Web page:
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Cell. 2015 Oct 22;163(3):607-19. doi: 10.1016/j.cell.2015.09.027. Epub 2015 Oct 8.

An interbacterial NAD(P)(+) glycohydrolase toxin requires elongation factor Tu for delivery to target cells.

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Department of Microbiology, University of Washington, Seattle, WA 98195, USA.
Department of Structural Biochemistry, Max Planck Institute of Molecular Physiology, Otto-Hahn-Strasse 11, 44227 Dortmund, Germany.
Department of Pharmaceutical Sciences, School of Pharmacy, University of Maryland, Baltimore, MD 21201, USA.
Biology Department, Brookhaven National Laboratory, Upton, NY 11973, USA.
Department of Microbiology, University of Washington, Seattle, WA 98195, USA; Howard Hughes Medical Institute, Seattle, WA 98195, USA. Electronic address:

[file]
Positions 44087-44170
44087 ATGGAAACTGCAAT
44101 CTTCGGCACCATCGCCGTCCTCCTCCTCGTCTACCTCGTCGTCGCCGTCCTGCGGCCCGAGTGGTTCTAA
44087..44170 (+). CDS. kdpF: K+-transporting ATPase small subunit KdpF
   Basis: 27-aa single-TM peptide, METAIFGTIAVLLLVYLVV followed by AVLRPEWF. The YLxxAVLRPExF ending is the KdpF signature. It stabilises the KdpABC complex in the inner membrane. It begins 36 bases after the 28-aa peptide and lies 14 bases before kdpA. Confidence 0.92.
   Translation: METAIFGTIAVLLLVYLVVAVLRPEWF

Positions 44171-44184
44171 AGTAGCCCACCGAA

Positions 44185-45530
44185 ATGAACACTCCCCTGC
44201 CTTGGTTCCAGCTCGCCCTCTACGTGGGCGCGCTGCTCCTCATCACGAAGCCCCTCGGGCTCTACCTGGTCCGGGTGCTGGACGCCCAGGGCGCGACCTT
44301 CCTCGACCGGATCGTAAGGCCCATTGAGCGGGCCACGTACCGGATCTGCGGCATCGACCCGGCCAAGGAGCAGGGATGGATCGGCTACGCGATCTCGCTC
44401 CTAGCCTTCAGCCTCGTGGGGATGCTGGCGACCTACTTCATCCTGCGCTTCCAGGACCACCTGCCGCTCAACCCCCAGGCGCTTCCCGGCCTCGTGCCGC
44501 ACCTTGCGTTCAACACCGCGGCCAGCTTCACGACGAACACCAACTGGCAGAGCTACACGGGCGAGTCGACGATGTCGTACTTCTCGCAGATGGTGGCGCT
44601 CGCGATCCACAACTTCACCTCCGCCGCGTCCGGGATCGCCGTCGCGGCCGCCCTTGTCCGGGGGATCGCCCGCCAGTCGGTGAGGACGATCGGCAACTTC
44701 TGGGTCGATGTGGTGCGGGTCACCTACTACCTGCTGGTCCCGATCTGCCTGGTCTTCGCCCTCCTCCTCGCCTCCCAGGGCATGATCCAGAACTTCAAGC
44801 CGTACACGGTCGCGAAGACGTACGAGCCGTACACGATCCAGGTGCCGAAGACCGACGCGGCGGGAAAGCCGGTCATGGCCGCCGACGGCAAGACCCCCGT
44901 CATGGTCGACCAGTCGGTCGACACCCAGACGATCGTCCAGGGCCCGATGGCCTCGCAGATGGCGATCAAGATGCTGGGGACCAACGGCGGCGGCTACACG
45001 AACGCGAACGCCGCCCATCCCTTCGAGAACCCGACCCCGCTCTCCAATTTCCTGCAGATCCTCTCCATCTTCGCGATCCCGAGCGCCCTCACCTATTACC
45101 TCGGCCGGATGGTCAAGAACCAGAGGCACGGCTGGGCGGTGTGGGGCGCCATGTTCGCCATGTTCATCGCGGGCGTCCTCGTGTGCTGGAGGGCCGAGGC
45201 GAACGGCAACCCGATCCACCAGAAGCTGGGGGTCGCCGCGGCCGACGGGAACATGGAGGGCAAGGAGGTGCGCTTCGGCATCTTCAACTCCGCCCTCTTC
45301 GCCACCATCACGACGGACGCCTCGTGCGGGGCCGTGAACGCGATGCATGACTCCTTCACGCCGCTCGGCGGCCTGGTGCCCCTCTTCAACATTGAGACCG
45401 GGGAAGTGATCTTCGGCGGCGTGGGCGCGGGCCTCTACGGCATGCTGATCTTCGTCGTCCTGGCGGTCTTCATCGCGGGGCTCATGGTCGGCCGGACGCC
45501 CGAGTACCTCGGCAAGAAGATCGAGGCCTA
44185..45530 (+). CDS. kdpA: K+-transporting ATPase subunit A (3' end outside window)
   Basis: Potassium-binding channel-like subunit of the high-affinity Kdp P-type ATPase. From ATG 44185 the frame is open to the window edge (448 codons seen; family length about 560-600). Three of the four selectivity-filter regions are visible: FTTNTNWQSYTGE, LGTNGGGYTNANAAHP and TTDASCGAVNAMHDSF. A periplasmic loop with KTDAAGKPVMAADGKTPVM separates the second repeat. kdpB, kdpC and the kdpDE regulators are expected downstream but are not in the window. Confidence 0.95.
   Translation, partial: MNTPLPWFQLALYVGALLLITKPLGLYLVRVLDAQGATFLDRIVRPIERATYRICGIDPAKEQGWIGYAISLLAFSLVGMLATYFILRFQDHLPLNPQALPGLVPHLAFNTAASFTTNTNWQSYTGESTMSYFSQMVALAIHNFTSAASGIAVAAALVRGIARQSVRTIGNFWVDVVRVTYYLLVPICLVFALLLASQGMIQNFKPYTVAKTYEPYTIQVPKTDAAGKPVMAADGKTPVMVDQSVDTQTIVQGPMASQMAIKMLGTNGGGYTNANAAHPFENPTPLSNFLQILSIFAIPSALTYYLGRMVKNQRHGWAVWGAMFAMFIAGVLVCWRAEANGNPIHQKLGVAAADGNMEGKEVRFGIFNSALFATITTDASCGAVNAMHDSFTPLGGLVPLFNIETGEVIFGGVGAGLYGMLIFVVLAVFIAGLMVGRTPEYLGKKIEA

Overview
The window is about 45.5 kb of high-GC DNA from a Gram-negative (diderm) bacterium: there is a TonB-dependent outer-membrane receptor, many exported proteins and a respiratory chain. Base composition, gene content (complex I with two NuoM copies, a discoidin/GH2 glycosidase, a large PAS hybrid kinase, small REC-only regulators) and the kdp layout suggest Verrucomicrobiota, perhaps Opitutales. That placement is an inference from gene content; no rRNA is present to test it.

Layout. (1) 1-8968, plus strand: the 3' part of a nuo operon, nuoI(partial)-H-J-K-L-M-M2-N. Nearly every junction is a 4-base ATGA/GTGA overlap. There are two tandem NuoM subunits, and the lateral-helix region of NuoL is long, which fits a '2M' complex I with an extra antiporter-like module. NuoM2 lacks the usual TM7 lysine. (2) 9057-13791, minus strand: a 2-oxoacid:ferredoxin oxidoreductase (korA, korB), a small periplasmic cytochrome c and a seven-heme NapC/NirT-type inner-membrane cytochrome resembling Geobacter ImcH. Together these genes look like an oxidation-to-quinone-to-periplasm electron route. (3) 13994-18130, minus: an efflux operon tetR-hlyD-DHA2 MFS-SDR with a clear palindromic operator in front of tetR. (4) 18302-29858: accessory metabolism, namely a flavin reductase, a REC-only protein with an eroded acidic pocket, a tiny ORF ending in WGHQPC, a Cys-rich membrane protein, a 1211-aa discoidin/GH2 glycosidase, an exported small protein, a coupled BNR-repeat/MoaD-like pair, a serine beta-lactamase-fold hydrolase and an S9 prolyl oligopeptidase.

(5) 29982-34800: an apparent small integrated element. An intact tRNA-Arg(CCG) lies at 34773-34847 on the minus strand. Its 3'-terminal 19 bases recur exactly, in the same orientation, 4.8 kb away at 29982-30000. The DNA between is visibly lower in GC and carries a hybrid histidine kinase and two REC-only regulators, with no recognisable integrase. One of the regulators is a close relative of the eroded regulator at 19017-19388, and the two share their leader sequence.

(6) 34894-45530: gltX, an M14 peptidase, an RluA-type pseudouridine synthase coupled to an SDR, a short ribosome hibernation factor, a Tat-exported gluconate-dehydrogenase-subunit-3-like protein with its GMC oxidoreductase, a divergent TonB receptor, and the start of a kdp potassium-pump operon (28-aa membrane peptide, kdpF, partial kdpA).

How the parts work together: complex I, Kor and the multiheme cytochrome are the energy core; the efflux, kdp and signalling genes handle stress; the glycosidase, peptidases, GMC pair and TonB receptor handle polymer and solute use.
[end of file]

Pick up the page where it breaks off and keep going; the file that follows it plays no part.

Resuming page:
Type VI secretion (T6S) influences the composition of microbial communities by catalyzing the delivery of toxins between adjacent bacterial cells. Here, we demonstrate that a T6S integral membrane toxin from Pseudomonas aeruginosa, Tse6, acts on target cells by degrading the universally essential dinucleotides NAD(+) and NADP(+). Structural analyses of Tse6 show that it resembles mono-ADP-ribosyltransferase proteins, such as diphtheria toxin, with the exception of a unique loop that both excludes proteinaceous ADP-ribose acceptors and contributes to hydrolysis. We find that entry of Tse6 into target cells requires its binding to an essential housekeeping protein, translation elongation factor Tu (EF-Tu). These proteins participate in a larger assembly that additionally directs toxin export and provides chaperone activity. Visualization of this complex by electron microscopy defines the architecture of a toxin-loaded T6S apparatus and provides mechanistic insight into intercellular membrane protein delivery between bacteria.

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